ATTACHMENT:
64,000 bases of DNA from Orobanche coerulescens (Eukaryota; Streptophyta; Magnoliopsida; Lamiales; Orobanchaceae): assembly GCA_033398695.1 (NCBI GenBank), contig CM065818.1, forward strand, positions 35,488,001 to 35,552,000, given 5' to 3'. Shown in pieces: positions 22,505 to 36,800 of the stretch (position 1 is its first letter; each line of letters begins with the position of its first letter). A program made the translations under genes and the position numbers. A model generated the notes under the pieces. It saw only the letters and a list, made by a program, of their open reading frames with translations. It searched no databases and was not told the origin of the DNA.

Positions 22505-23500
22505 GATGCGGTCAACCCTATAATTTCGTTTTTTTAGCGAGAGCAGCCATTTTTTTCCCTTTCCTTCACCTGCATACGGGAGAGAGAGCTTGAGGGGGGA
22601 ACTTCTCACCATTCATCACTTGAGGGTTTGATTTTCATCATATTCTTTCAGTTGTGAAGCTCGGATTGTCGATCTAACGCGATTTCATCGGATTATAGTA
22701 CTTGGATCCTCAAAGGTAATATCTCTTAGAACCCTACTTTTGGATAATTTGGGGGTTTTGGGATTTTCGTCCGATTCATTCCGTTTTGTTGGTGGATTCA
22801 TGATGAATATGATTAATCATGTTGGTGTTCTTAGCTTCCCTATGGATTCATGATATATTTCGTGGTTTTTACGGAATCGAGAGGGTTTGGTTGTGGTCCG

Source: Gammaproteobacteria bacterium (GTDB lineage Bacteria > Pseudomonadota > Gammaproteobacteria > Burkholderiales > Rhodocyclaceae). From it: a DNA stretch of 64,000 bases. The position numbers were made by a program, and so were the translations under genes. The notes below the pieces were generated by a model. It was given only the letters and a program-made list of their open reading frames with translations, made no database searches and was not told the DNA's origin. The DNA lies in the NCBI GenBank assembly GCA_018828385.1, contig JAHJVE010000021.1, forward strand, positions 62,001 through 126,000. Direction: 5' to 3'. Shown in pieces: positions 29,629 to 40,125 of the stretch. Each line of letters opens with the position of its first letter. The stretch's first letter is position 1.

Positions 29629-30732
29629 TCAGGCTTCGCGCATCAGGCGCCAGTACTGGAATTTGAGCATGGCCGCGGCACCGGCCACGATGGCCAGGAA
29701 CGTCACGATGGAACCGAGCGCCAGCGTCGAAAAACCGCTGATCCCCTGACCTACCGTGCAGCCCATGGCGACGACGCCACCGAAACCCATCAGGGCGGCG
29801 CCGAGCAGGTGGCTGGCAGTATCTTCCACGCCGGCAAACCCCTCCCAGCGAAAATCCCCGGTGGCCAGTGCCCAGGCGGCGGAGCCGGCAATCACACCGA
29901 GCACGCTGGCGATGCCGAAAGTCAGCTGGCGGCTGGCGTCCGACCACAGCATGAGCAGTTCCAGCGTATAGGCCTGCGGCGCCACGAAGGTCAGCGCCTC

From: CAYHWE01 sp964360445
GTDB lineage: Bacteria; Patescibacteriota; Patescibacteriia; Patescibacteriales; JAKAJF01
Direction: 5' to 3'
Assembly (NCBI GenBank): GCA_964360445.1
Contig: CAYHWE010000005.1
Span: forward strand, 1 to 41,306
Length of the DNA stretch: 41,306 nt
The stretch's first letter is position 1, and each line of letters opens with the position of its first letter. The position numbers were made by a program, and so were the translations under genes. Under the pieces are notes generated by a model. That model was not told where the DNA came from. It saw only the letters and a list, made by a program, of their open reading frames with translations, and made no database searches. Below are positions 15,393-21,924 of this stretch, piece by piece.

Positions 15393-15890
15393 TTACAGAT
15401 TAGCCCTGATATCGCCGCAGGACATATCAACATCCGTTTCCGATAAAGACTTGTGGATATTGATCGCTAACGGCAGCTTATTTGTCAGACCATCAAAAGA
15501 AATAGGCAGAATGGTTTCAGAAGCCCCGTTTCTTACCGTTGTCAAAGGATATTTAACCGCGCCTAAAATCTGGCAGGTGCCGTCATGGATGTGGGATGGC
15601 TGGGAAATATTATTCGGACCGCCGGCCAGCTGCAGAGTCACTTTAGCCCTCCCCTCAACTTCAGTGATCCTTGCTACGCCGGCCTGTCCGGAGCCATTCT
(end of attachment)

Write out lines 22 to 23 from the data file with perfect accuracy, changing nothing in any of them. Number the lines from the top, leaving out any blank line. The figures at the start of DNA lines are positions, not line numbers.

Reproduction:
15393 TTACAGAT
15401 TAGCCCTGATATCGCCGCAGGACATATCAACATCCGTTTCCGATAAAGACTTGTGGATATTGATCGCTAACGGCAGCTTATTTGTCAGACCATCAAAAGA